Looking through my several year backlog of photographs, I have quite a few more of Lexington that I have yet to share - or even edit. Look for another update soon on some University of Kentucky projects, including Pavilion A of the Chandler Hospital, general campus scenes and some new residence halls!
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Old March 21st, 2013, 06:54 AM   #12
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Nice! Lexington gets little attention on this site, completely undeserved as it is such a nice city.
“Travel is fatal to prejudice, bigotry, and narrow-mindedness, and many of our people need it sorely on these accounts. Broad, wholesome, charitable views of men and things cannot be acquired by vegetating in one little corner of the earth all one's lifetime.”

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Old March 21st, 2013, 01:26 PM   #13
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Great images and commentary. Kentucky certainly seems to have a kind of lazy charm.

I'm always struck by cities & towns in the American interior, because it always feels as if they are just a temporary, passing construction in a sea of wilderness - such is the vastness of the American landscape.

Maysville, in particular, is delightful, with lots of character; and Lexington looks to be a thriving and developing city.
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Old March 21st, 2013, 07:42 PM   #14
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Great pcs.... Thanks for sharing
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Old March 26th, 2013, 01:13 AM   #15
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I enjoyed browsing your thread 'cause I like looking at those old heritage buildings....they should be maintained and preserved.
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Old May 8th, 2013, 11:20 PM   #16
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Kentucky County Seats: Williamsburg, Philadelphia & Monticello

Kentucky County Seats: Williamsburg

Williamsburg,*Kentucky*is the county seat of Whitley County and lies along Interstate 75 and US 25 near the Tennessee border. First known as Spring Ford after a nearby crossing over the Cumberland River, a town was established when Samuel Cox donated the land for a courthouse in 1818 at what became Whitley Courthouse, and later Williamsburgh and Williamsburg. The town prospered first around its three fresh water springs and then by coal and lumber industries.

The first Whitley County courthouse and jail were constructed not long after the county was formed. A second structure was finished in the 1880s, which was remodeled and enlarged in 1931 following a fire.*The third courthouse iteration was declared unsafe in 1969 and the facility was remodeled in 1971. It saw further additions and a renovation in 1989.

The Whitley County Judicial Center is located at 100 Main Street. Construction was authorized by the Kentucky General Assembly in 2006 and funding was granted two years later with a budget of $17.1 million. By the time groundbreaking ceremonies were held on April 24, 2009, the cost had increased to $18.9 million. The 58,728 square-foot, three-story facility was designed by Murphy & Graves of Lexington and constructed by Codell Construction of Winchester.

Construction was completed in September 2011 and was dedicated on November 2. It houses the*Circuit Court, District Court, the Office of Circuit Court Clerk and ancillary services.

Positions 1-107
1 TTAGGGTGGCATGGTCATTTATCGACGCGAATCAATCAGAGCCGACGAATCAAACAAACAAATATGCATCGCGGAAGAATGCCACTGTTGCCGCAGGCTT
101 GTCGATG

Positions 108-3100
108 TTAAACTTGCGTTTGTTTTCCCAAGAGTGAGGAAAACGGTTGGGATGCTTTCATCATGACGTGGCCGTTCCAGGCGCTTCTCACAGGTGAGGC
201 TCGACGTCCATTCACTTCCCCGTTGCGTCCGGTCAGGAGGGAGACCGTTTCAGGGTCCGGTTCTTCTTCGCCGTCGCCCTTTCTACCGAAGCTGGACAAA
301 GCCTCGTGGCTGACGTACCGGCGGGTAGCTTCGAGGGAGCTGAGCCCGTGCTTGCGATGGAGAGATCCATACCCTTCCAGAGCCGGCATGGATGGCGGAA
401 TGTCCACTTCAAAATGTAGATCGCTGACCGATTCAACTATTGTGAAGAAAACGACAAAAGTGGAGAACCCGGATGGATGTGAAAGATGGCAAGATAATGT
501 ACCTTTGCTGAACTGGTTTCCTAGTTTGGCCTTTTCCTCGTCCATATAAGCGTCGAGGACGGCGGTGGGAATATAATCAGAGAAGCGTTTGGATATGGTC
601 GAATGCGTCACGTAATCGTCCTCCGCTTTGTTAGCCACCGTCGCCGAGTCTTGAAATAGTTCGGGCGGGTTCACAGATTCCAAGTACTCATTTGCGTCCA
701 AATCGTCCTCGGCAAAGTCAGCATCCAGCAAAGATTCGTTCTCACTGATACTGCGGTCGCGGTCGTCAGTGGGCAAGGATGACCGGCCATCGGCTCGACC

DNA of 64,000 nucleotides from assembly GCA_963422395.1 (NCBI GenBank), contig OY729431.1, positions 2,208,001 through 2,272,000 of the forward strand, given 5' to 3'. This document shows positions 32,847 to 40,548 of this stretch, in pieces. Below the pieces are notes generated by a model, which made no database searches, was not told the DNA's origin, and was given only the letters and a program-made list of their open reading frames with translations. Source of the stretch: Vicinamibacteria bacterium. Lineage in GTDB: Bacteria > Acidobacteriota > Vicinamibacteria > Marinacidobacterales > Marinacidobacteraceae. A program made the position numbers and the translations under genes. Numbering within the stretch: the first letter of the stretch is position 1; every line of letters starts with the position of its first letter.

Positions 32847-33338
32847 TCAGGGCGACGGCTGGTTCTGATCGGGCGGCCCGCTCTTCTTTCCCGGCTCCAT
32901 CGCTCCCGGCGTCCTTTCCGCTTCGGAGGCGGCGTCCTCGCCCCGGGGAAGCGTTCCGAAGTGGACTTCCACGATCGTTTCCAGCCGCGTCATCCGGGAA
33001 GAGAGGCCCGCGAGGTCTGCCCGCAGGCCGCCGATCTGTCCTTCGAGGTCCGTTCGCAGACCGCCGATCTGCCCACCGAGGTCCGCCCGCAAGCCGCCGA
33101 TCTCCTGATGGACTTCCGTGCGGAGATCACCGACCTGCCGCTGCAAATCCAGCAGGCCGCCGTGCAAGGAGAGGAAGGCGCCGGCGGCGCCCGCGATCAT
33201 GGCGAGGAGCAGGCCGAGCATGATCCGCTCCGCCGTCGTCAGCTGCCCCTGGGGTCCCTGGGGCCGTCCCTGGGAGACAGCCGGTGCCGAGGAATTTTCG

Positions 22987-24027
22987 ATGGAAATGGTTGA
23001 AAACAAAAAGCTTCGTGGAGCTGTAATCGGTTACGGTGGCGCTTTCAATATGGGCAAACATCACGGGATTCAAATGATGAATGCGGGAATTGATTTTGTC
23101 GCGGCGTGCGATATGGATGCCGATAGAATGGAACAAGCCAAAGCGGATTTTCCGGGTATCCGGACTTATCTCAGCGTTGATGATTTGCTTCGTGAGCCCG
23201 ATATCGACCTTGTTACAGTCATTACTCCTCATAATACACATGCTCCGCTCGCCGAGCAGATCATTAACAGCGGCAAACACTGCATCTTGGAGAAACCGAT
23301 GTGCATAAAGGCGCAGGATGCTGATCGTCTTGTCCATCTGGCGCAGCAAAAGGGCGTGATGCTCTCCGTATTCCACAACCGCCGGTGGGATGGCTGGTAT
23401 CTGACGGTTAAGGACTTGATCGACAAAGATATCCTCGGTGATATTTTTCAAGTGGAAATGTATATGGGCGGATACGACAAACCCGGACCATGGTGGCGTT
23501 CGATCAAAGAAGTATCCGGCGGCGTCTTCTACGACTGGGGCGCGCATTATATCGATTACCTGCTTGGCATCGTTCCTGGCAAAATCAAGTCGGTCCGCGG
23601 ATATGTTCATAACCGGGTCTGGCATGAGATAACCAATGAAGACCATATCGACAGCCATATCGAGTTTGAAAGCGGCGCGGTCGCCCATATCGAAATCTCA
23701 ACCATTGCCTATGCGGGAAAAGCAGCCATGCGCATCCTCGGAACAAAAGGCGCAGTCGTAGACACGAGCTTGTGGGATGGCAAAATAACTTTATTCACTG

Below:*A view of 3rd Street and Main Street in downtown.

View:*Main Street between 3rd and 2nd streets.

Below:*The Masonic Building, at 2nd and Main streets, was constructed in 1916.

Below:*The southeast corner of 3rd and Main streets.

Below:*Commercial buildings along Main Street between 3rd and 4th streets.

Below:*A view of Main Street between 4th and Depot streets

Below: The historic Louisville & Nashville Railroad depot.

Below:*The Farmers National Bank Building was dedicated on May 23, 1966. The two-story building, now home to Community Trust Bank, was designed by Donald B. Shelton and constructed by Y&S Construction Company.

Below:*The Williamsburg Post Office Building was designed by Louis A. Simon and constructed in 1938 at 3rd and Sycamore Street.

The University of the Cumberlands is a private, liberal-arts college*and has an enrollment of approximately 3,200 students. It is affiliated with the Kentucky Baptist Convention.

At an annual meeting of the Mount Zion Association in 1887, representatives from 18 eastern Kentucky Baptist churches discussed plans to provide a school for higher education in the mountainous parts of the state. Planning for a college began shortly after and the Williamsburg Institute was incorporated by the Kentucky state legislature on April 6, 1888 and founded on January 7, 1889.*In 1907, Williamsburg Institute purchased three buildings of the neighboring Highland College, and in 1913, the school changed its name to Cumberland College and stopped offering bachelor degrees.

The college began to offer bachelor degrees again in 1959, and on January 7, 2005, Cumberland College was renamed to University of the Cumberlands and began offering graduate and professional programs.

The university is strictly conservative and has been*marred*in controversy in recent years. In 2006, a student was forced to withdraw after revealing his sexual orientation - gay, on MySpace. He was told by university officials that they did not approve of his "lifestyle," and all of his grades were downgraded to "F." The student handbook, revised a year prior, noted that students could be removed for "participating in pre-martial sex or promoting homosexuality," although the legality of the notation was questioned as the university received funding from the Kentucky state government.*A*settlement was later reached where the student was allowed to complete his coursework and his grades were restored.